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Mol Plant Microbe Interact. 2008 Apr;21(4):433-47. doi: 10.1094/MPMI-21-4-0433.

Gene expression profiling during asexual development of the late blight pathogen Phytophthora infestans reveals a highly dynamic transcriptome.

Author information

1
Department of Plant Pathology and Microbiology, University of California, Riverside 92521, USA. howard.judelson@ucr.edu

Abstract

Much of the pathogenic success of Phytophthora infestans, the potato and tomato late blight agent, relies on its ability to generate from mycelia large amounts of sporangia, which release zoospores that encyst and form infection structures. To better understand these stages, Affymetrix GeneChips based on 15,650 unigenes were designed and used to profile the life cycle. Approximately half of P. infestans genes were found to exhibit significant differential expression between developmental transitions, with approximately (1)/(10) being stage-specific and most changes occurring during zoosporogenesis. Quantitative reverse-transcription polymerase chain reaction assays confirmed the robustness of the array results and showed that similar patterns of differential expression were obtained regardless of whether hyphae were from laboratory media or infected tomato. Differentially expressed genes encode potential cellular regulators, especially protein kinases; metabolic enzymes such as those involved in glycolysis, gluconeogenesis, or the biosynthesis of amino acids or lipids; regulators of DNA synthesis; structural proteins, including predicted flagellar proteins; and pathogenicity factors, including cell-wall-degrading enzymes, RXLR effector proteins, and enzymes protecting against plant defense responses. Curiously, some stage-specific transcripts do not appear to encode functional proteins. These findings reveal many new aspects of oomycete biology, as well as potential targets for crop protection chemicals.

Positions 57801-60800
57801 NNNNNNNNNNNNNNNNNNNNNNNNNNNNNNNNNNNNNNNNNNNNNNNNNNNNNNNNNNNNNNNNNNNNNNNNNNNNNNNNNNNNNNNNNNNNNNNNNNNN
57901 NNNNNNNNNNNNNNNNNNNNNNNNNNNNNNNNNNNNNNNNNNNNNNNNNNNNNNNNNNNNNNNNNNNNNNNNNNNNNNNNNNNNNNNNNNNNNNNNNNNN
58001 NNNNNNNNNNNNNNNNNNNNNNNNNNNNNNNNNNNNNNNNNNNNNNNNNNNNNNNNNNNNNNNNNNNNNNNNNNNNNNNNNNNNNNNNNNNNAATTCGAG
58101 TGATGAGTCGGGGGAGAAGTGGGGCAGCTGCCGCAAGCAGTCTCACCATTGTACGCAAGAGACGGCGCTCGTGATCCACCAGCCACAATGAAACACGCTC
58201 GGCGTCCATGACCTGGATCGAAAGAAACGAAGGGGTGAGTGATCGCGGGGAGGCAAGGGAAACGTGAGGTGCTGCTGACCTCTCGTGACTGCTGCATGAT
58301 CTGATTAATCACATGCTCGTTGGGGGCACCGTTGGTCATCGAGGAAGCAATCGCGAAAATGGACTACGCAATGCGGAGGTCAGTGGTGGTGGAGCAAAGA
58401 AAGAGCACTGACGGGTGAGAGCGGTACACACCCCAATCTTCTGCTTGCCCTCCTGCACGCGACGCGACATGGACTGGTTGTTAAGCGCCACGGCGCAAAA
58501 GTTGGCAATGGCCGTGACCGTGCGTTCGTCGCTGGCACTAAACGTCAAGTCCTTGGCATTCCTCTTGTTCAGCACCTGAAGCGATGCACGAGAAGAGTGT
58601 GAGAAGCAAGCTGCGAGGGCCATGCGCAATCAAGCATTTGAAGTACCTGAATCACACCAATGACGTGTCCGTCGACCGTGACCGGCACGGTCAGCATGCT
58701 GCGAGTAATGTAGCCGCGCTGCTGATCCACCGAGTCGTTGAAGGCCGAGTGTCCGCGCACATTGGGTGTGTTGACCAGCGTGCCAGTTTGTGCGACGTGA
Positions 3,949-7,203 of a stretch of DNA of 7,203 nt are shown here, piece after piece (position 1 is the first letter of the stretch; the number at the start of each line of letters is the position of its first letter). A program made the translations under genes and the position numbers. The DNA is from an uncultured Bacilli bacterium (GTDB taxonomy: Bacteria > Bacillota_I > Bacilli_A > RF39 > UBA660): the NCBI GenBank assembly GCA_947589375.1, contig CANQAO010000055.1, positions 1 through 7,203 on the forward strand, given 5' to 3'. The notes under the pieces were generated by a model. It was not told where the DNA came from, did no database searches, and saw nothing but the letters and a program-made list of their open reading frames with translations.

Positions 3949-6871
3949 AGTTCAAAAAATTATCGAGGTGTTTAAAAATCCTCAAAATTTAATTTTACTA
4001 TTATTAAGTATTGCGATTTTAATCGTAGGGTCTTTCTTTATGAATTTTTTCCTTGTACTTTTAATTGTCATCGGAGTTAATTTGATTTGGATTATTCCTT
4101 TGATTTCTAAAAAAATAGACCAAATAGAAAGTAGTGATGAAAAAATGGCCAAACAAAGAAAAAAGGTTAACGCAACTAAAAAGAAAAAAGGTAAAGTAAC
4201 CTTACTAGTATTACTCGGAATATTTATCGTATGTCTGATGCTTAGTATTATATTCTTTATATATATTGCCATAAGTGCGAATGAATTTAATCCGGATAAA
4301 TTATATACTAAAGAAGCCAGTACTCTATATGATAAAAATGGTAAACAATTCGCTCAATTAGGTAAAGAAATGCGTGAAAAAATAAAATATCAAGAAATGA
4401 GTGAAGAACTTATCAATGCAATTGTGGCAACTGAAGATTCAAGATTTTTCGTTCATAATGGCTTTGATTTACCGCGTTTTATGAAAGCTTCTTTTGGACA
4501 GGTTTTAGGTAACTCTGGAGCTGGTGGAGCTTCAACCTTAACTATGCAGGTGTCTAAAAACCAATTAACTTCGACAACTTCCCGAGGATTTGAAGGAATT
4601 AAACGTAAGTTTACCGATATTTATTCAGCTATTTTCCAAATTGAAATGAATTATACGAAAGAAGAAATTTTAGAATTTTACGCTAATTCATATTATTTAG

PMID:
18321189
DOI:
10.1094/MPMI-21-4-0433
[Indexed for MEDLINE]
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